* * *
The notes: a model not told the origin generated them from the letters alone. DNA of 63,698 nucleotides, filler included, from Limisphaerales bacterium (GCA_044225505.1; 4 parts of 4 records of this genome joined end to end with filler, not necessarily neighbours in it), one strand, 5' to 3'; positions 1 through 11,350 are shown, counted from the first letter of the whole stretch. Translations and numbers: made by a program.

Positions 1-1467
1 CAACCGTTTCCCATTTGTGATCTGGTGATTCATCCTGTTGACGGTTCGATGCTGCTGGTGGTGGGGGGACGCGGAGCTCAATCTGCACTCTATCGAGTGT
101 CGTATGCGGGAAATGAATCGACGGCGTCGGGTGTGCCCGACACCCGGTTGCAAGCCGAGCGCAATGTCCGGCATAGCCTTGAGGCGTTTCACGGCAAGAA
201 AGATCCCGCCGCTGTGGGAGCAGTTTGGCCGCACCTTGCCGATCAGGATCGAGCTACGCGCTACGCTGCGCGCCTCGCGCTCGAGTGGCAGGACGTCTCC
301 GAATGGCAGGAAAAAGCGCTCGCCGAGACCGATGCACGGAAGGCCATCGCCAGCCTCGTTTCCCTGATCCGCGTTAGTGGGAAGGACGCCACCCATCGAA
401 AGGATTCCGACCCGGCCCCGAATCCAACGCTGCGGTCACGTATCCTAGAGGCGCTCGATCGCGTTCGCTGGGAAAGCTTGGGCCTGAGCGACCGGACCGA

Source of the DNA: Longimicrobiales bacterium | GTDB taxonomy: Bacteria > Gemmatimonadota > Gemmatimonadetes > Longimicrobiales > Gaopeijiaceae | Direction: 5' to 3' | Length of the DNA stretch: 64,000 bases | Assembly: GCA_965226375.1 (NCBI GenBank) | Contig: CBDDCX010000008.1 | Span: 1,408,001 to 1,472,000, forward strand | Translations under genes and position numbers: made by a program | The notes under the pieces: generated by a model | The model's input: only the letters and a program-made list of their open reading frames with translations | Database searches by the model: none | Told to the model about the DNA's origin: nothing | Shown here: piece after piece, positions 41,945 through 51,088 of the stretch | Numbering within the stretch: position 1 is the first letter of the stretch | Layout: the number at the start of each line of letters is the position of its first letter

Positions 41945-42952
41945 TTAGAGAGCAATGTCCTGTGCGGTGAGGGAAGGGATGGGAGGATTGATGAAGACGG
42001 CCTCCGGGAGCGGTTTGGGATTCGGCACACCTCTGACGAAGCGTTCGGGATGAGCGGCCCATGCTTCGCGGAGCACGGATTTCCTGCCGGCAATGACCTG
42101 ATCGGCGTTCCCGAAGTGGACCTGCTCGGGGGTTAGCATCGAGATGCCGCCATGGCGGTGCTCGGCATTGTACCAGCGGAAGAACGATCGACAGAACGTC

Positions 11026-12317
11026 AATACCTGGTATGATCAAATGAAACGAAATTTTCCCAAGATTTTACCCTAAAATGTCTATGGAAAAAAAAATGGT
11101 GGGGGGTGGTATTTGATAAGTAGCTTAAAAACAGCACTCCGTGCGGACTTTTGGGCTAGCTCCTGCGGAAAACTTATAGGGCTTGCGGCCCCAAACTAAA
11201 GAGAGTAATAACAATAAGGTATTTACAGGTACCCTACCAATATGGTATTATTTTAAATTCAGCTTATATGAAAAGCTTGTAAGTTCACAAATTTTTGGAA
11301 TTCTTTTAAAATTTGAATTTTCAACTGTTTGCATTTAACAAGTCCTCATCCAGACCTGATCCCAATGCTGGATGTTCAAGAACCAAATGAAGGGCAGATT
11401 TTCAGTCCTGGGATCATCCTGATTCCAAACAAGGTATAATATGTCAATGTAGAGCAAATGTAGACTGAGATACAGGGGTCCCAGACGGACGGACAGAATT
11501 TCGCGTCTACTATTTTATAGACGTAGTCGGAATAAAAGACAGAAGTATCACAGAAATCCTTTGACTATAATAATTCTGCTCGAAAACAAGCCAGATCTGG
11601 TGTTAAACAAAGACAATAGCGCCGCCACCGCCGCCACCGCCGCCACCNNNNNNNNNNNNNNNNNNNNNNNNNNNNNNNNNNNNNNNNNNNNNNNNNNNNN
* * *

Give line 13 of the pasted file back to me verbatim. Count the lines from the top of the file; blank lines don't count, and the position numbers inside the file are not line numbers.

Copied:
Positions 11026-12317